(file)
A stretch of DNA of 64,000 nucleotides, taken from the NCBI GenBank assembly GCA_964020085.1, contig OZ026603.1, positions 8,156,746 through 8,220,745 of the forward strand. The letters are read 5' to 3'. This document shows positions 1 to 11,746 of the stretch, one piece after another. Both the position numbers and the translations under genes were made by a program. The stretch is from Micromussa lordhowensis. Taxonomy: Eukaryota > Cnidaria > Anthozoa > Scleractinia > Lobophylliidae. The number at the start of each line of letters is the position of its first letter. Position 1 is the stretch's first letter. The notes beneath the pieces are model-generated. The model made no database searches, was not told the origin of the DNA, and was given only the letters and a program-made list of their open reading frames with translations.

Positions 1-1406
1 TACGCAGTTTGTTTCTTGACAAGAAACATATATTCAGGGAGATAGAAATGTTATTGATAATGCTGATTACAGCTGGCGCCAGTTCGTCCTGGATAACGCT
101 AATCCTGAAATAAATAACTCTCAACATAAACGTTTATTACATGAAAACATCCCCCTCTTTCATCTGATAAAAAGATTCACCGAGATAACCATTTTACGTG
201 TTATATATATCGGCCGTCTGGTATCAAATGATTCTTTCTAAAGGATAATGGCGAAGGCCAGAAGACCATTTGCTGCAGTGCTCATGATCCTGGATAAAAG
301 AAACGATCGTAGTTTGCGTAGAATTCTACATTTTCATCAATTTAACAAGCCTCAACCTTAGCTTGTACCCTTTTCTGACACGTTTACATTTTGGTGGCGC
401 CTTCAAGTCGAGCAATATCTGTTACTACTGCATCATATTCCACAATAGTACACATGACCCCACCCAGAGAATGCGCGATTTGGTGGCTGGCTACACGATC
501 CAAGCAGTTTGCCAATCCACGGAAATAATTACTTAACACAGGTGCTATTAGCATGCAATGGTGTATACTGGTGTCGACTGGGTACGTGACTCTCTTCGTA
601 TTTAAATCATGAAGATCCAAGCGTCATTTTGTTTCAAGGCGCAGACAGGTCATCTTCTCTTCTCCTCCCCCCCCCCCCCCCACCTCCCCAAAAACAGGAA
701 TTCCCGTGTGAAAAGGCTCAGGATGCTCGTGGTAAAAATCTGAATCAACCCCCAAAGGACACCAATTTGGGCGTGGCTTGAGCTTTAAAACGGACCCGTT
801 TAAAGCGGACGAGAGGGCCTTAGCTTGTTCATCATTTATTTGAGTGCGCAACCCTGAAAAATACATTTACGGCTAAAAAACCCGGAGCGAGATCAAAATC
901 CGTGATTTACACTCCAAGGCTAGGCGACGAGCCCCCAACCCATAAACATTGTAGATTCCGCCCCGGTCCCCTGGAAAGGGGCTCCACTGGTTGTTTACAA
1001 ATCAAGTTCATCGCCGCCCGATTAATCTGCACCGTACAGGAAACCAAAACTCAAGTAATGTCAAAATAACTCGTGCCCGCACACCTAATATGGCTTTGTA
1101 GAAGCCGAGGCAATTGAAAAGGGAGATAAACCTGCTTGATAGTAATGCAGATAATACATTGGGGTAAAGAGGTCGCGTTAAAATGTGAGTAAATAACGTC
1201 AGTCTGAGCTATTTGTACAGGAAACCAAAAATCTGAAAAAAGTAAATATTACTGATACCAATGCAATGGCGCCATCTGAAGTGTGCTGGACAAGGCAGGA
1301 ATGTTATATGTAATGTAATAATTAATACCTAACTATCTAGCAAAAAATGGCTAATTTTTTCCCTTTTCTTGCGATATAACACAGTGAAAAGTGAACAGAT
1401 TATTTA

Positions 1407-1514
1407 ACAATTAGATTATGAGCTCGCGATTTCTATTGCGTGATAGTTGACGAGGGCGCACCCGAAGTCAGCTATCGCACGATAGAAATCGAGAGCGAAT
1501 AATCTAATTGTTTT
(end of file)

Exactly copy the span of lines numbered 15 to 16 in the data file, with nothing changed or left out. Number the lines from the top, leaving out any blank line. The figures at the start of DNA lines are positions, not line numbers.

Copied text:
1201 AGTCTGAGCTATTTGTACAGGAAACCAAAAATCTGAAAAAAGTAAATATTACTGATACCAATGCAATGGCGCCATCTGAAGTGTGCTGGACAAGGCAGGA
1301 ATGTTATATGTAATGTAATAATTAATACCTAACTATCTAGCAAAAAATGGCTAATTTTTTCCCTTTTCTTGCGATATAACACAGTGAAAAGTGAACAGAT